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New call for ‘potty parity’ between men & women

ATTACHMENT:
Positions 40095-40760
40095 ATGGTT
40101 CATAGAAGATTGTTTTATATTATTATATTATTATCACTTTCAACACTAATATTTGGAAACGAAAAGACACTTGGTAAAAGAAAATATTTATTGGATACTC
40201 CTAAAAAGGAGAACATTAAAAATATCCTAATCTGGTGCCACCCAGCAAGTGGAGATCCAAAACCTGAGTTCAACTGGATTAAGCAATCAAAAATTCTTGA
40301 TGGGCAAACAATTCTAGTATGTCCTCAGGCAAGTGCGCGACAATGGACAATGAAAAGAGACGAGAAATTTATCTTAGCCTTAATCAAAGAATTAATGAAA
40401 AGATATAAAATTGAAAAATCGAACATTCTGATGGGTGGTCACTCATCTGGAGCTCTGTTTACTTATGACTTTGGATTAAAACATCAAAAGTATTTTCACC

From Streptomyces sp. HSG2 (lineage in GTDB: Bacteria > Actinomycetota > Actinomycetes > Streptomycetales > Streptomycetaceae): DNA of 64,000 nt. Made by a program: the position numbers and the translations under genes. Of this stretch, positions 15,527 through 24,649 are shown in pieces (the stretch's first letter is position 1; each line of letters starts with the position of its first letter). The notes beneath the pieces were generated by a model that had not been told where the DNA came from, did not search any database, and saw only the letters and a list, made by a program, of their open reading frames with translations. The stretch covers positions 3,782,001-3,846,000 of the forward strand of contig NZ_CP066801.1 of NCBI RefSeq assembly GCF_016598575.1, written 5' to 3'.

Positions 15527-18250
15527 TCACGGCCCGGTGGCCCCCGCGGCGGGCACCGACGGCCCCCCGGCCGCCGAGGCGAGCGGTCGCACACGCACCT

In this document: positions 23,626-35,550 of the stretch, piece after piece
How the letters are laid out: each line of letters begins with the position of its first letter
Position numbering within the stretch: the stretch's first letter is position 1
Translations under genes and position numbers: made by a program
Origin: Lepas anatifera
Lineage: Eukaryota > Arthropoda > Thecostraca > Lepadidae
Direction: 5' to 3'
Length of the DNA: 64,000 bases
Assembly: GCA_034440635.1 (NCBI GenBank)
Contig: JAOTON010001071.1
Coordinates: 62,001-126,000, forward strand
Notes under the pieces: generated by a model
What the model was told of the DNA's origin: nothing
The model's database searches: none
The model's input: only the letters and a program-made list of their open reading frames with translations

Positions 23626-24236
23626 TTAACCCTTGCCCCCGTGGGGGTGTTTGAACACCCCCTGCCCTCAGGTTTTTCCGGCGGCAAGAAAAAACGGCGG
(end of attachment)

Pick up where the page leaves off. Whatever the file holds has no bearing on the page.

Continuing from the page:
Call it a pre-Valentine’s Day gift, Capitol Hill style. With the introduction of a new bill, Rep. Ed Towns might soon emerge as a hero to Gwendolyn, his wife of 48 years—as well as to countless women across the country. Towns’ bill, called the “Restroom Gender Parity in Federal Buildings Act of 2007,” would require buildings that receive at least $1.5 million in federal funds to have a two-to-one ratio of women’s restrooms to men’s. If passed, the bill would impact future construction projects, including the Nets basketball arena, he said. “This is utterly ridiculous for women to stand in line like this, and some of these facilities are using federal dollars,” Towns said. He noted that the states of California, Texas, Virginia, and Pennsylvania all have restroom parity legislation. Mayor Michael Bloomberg signed the Women’s Restroom Equity Bill into law in 2005. Towns said three recent events compelled the bill’s introduction. First, he said, he was in a Florida airport and he noticed a long line. Towns said he wondered what all the commotion was about, and was shocked to find out it was just the line for the ladies’ room. The next incident found Towns waiting for Gwendolyn during the intermission to the play “The Color Purple.” “I was waiting and waiting,” he recalled. By the time his wife returned from an overcrowded restroom, Towns told her, “Gee whiz, we have to rush back because they’re getting ready to start the second act.” Lastly, Towns said he was at a Knicks-Nuggets game at Madison Square Garden. “Again, I noticed this long line.” Towns said that he consulted with Rep. Yvette Clark, who, while a member of the City Council, was the prime sponsor of the city’s bill. The city’s law requires that bars, movie theaters, concert halls and other public gathering venues accommodating up to 150 patrons provide at least two bathroom stalls for every men’s bathroom stall. Only new buildings, or buildings undergoing renovations are obligated to operate under the 2:1 ratio. “We modeled it after that,” he said. “Women are attending more sporting events, women live longer than men, there are more women in the world than men,” Towns said. “I think developers will get the message and address it.” He said the thought of women standing on long lines “while we are putting people are the moon” is plain wrong. Towns said he is in the process of finding co-sponsors to his bill, which he hopes will pass this session. “Women are giving me a lot of support,” he said.

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